North Texas Daily

The U.S. needs to stop breaking its promises to the Kurds

The U.S. needs to stop breaking its promises to the Kurds

The U.S. needs to stop breaking its promises to the Kurds
October 26
18:48 2019

The U.S. and the Kurds have had a very parasitic relationship: The Kurds do the large majority of fighting while the U.S. sheds little of its own skin and continually reneges on its promises to them. The U.S. left the Kurds to fend for themselves after a short-lived attempt to eliminate Saddam Hussein’s regime in the ’70s, and then left them to fend for themselves again shortly after the end of Desert Storm. This pattern repeated itself again when in 2017, the Iraqi government and Iranian forces squashed all attempts made by the Iraqi Kurds at independence beyond minor self-autonomy.

So, with a history like that, who exactly are the Kurds?

The Kurdish are an ethnic group in the Middle East, primarily clustering around the mountainous regions of Turkey, Iran, Iraq and Syria, plus communities across the globe. They have largely been a stateless people, thanks in part to a history of aggressive marginalization and ethnic cleansing directed towards them. And yet, they’ve been the U.S. and allies’ backbone in the war against Daesh.

The Kurdish forces in Syria are lead by the Syrian Democratic Forces, which is comprised of many groups, most notably the People’s Protection Units (YPG), and the Kurdish Worker’s Party (PKK). They have largely been the primary ground forces for the NATO coalition, in what is known as Operation Inherent Resolve, the official name for the U.S.’s actions against ISIS. The Kurds were working side-by-side with such distinguished units as Green Berets and the Delta Force to retake territory from Daesh, better known as the Islamic State of Iraq and the Levant.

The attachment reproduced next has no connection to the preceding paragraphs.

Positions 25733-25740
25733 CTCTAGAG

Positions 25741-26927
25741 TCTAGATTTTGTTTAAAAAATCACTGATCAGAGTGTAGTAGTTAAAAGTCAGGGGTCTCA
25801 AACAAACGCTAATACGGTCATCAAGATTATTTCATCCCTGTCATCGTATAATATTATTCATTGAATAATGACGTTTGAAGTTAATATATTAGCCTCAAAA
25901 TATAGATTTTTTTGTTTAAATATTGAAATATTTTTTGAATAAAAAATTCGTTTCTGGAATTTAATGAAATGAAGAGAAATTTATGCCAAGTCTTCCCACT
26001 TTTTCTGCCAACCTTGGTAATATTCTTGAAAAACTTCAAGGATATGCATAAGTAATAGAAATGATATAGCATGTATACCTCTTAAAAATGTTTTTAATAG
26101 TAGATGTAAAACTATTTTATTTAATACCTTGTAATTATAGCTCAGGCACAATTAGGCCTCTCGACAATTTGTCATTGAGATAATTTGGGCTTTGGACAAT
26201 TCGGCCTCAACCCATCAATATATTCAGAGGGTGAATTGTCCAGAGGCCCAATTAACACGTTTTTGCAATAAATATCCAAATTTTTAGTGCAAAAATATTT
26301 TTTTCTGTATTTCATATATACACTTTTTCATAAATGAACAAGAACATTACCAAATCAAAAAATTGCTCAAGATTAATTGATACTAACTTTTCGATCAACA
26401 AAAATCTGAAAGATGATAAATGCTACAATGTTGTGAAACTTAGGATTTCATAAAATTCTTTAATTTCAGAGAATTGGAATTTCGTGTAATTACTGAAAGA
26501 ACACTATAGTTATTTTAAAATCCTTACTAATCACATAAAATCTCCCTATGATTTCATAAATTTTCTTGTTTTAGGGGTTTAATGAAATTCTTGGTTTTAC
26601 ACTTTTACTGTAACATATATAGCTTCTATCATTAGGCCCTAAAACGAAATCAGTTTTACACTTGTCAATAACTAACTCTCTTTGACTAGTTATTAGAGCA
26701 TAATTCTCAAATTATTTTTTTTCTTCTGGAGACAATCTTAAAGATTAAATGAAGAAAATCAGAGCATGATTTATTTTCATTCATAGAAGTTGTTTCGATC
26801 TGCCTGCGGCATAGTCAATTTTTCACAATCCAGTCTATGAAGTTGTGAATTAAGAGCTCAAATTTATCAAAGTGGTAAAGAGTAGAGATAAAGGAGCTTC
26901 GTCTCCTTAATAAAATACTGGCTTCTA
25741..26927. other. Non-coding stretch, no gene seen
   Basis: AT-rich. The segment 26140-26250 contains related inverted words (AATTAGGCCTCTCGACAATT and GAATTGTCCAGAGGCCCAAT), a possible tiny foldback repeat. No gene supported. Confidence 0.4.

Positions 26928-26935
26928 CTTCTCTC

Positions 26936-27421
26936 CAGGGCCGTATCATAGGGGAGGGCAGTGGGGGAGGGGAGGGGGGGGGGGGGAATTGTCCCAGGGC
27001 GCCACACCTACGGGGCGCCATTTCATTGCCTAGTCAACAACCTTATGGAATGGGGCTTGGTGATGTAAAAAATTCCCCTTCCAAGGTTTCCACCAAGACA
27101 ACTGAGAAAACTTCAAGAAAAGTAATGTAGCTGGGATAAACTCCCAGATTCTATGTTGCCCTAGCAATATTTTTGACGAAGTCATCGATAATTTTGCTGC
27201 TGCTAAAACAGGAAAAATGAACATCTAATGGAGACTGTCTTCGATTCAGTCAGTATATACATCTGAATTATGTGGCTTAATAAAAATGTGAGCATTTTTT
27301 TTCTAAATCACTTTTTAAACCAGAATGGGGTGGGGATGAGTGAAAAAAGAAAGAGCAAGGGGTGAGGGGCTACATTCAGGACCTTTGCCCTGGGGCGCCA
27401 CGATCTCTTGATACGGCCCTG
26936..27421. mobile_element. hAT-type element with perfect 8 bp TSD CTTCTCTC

Fighting tooth and nail from Kobane to Baghouz, the Kurds have taken the brunt of casualties against pro-government forces and Daesh. Going by the Department of Defense’s latest casualties report, the U.S. has suffered 88 deaths, only 17 from combat, whereas other sources report that the SDF has lost well over 11,000. Not only were the Kurds the ones trading fire with Daesh fighters, but they were also the ones taking them.

Kurds have also been the ones responsible for storing and housing captured ISIS fighters in prisons that are being shelled by Turkish forces. While the Kurds are responsible for the dismantlement of Daesh strongholds in Syria and a section of Iraq, Daesh isn’t necessarily defunct.

A recent report from the Leader Inspector General indicates that not only are Daesh fighters starting to regroup, but they’ve also resorted to organized extortion and assassinations. The U.S. withdrawal, according to the same report, will only further destabilize the region and create a hotbed of activity for extremists to thrive in. Daesh may not be the formidable force it once was, but it still poses a clear and present danger to innocents in the region.

While the Kurds have been securing prisons and camps in order to quell their numbers, the Turkish have shelled many of those prisons and camps, resulting in reports of escaping prisoners. Refugees have also been displaced in an attempt to escape the Turks. Meanwhile, the Kurds have been forced to reassign resources to curb the incoming hostiles. The hostiles of a government that doesn’t see little difference between them and Daesh by a government that will likely inflict further ethnic cleansing upon the Kurds.

It should also be noted that the Turkish government has had a leader riding on nationalist support and the employment of authoritarian methods, goons who attacked American citizens protesting Erdogan outside the Turkish embassy in DC, and knowingly bombed areas that had U.S. servicemen in them without any concern. Not only are the Turks self-defeating, but they’re also outright immoral and terrible allies.

There is an argument to be made for pragmatism, but the Kurds long ago proved themselves capable of not only being loyal and unlikely allies but outright hypercompetent in their fighting. The Kurds are not authoritarian. The Kurds are capable and despite their inferior numbers and resources, are largely the reason Daesh was contained and destroyed.

Yes, the U.S. needs to take a step back and try to end it’s “forever wars,” but not at the cost of longtime allies. Not only is it outright wrong, but it also sends the wrong message to potential allies: The U.S. will not commit, and if it does, don’t be surprised if we just get up and walk out.

The Kurds should not be left to fend for themselves. We need to stop giving them the dicer’s oath.

Featured Illustration: Thomas Strimpel

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Will Tarpley

Will Tarpley

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